Per l’Iran gli USA sono diventati il satana mondiale, responsabile di tutti i mali del mondo soprattutto nel Medio Oriente grazie anche ai suoi protetti Israele e Arabia Saudita; per gli USA l’Iran è diventato la fonte di pericolo costante per tutto il Medio Oriente, sobillatore di rivolte e finanziatore di atti terroristici. Dal sequestro dei diplomatici statunitensi a Teheran (per il quale gli USA non smetteranno mai di volersi vendicare) e dalla guerra di Saddam Hussein (per la quale l’Iran non perdonerà mai gli USA) il confronto-scontro è continuato con azioni di guerra limitate, attentati, minacce reciproche, attacchi digitali e qualche raro caso di negoziazione; con effetti collaterali indesiderati (così li chiamano), come l’abbattimento di un aereo di linea iraniano da parte di una nave militare USA nel Golfo Persico il 3 luglio 1988: 290 vittime civili.

La questione del nucleare iraniano (solo civile dicono loro, per farsi le bombe dicono gli USA e Israele) è diventata la cornice (ideologica e fattuale) di questo scontro e della narrazione prevalente dei mass media mondiali. In suo nome prima dell’accordo sul nucleare del 2015 le sanzioni economiche decise dal’ONU hanno colpito la rendita petrolifera iraniana; dopo l’accordo l’Iran si aspettava un alleggerimento delle sanzioni fino alla loro scomparsa, ma Trump si é ritirato dall’accordo e ha aumentato le sanzioni, operando lo stesso tipo di ricatto che ho descritto nel mio precedente  podcast: chi fa affari con l’Iran (o compra il suo petrolio) non commercerà più con gli USA. La UE ha cercato di trovare una via d’uscita (anche perché non ha rinnegato l’accordo con l’Iran), ma il ricatto economico della più ricca economia mondiale divide gli stati “sovrani” della UE che puntano solo ai propri cosiddetti interessi nazionali. La situazione economica interna dell’Iran peggiora sempre più e gli USA di Trump sperano con questo che il regime degli ayatollah crolli.

L’uccisione mirata in Iraq da parte degli USA del generale Soleimani ritenuto, per prestigio e ruolo, secondo solo alla Guida Suprema Khamenei è stato in questo senso in continuità con lo scontro in atto, anche se di livello molto alto; più in relazione con la personalità egocentrica di Trump che per una valutazione razionale della sua utilità. Una uccisione presentata dall’ambasciatrice statunitense all’ONU in una lettera al Consiglio di Sicurezza come “un atto di auto-difesa”, così riporta Riccardo Barlaan sul Sole24ore del 10 gennaio. Un’autodifesa fatta a migliaia di chilometri di distanza dal proprio territorio, in un paese terzo senza nemmeno avvisarlo; una soggettiva interpretazione del cosiddetto diritto internazionale, fatta dal paese militarmente più forte del mondo.

Morto un capo ce n’è pronto subito un altro, probabilmente di minor qualità di Soleimani. E paradossalmente mentre la ritorsione iraniana è stata più morbida di quanto ci si potesse aspettare dopo le grandi manifestazioni di massa di cordoglio in Iran per i funerali di Soleimani, cinicamente si deve dire che l’abbattimento per errore di un aereo di linea iraniano da parte della propria contraerea (che si aspettava la contro-ritorsione USA) è stato un elemento calmierante del conflitto anche perché ha rinvigorito una opposizione interna al regime che già ha manifestato più volte in passato pur subendo pesanti repressioni.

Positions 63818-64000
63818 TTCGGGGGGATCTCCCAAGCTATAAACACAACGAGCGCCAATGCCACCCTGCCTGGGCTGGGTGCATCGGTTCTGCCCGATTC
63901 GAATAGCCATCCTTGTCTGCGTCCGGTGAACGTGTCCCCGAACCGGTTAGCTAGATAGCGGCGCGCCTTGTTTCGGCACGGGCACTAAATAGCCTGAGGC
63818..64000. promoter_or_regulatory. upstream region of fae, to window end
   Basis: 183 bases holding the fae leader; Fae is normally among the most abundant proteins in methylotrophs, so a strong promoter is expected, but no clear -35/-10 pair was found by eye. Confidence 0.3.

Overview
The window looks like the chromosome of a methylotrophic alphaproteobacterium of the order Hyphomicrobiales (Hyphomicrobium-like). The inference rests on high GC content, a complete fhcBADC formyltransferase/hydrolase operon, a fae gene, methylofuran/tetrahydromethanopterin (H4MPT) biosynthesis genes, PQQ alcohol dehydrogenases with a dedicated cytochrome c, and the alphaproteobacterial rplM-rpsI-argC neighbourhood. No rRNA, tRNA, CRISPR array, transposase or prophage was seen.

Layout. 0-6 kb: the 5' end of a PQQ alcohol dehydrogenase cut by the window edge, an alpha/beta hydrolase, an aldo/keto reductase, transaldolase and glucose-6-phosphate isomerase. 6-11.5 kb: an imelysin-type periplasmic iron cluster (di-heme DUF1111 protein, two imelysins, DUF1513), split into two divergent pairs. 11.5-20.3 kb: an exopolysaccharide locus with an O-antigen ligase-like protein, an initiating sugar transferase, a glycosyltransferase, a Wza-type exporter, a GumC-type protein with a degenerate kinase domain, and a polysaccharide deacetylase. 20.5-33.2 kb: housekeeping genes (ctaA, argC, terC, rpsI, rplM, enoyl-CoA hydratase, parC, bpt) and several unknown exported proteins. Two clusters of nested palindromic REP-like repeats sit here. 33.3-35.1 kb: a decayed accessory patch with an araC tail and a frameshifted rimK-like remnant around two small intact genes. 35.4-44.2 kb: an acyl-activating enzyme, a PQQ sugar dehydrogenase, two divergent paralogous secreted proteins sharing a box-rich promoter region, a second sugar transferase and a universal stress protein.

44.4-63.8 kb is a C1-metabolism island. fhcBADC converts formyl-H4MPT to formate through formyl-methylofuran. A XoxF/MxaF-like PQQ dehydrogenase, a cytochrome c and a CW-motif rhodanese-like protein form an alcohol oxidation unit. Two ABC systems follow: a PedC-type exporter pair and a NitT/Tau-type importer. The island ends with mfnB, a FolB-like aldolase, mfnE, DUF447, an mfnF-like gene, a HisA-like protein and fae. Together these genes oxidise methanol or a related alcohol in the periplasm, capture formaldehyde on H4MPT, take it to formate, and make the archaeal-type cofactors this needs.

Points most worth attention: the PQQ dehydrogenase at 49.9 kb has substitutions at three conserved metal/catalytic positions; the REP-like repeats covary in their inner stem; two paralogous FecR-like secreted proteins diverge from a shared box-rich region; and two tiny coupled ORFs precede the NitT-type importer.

Per concludere la situazione conflittuale dei casi dell’Iran e della Libia non è cambiata in modo significativo anche se alcuni eventi alzano il livello dello scontro (soprattutto emotivo e mediatico) e aumentano la conseguente possibilità che non si riesca a controllare la situazione o che le dinamiche non si auto-riequilibrino come spesso fanno.

I pochi attori in gioco rimangono gli stessi con le stesse caratteristiche. Fattori nuovi possono venire solo da nuovi approcci geopolitici di cui però non si vede traccia nei leader attuali, da eventi imprevedibili che danno una scossa alle dinamiche e magari da qualche mossa di Trump che vuole essere rieletto presidente a novembre, è sotto impeachment, e quindi ha bisogno di gesti simbolici, fatti e dichiarazioni che sostengano la sua immagine di leader forte e vincente che piace tanto ad una bella fetta di elettori bianchi statunitensi (maschi e femmine) convinti che gli USA abbiano un “destino manifesto” (voluto da dio) di guidare il mondo.

In tutto questo sanzioni economiche per violazione dei diritti umani, troppe condanne a morte, repressione e incarceramento di gruppi etnici, crimini ambientali, ecc. non sono mai utilizzate.

The study-cases : Ukraine-Crimea, Libya, Syria-Daesh-Kurds. (original text April 2016, part of the article “Always too late. The Iconographies of the so-called international community limiting the tools for solving the geopolitical crisis”, published by the Turkish Journal of Security Studies). Current revision March 2018.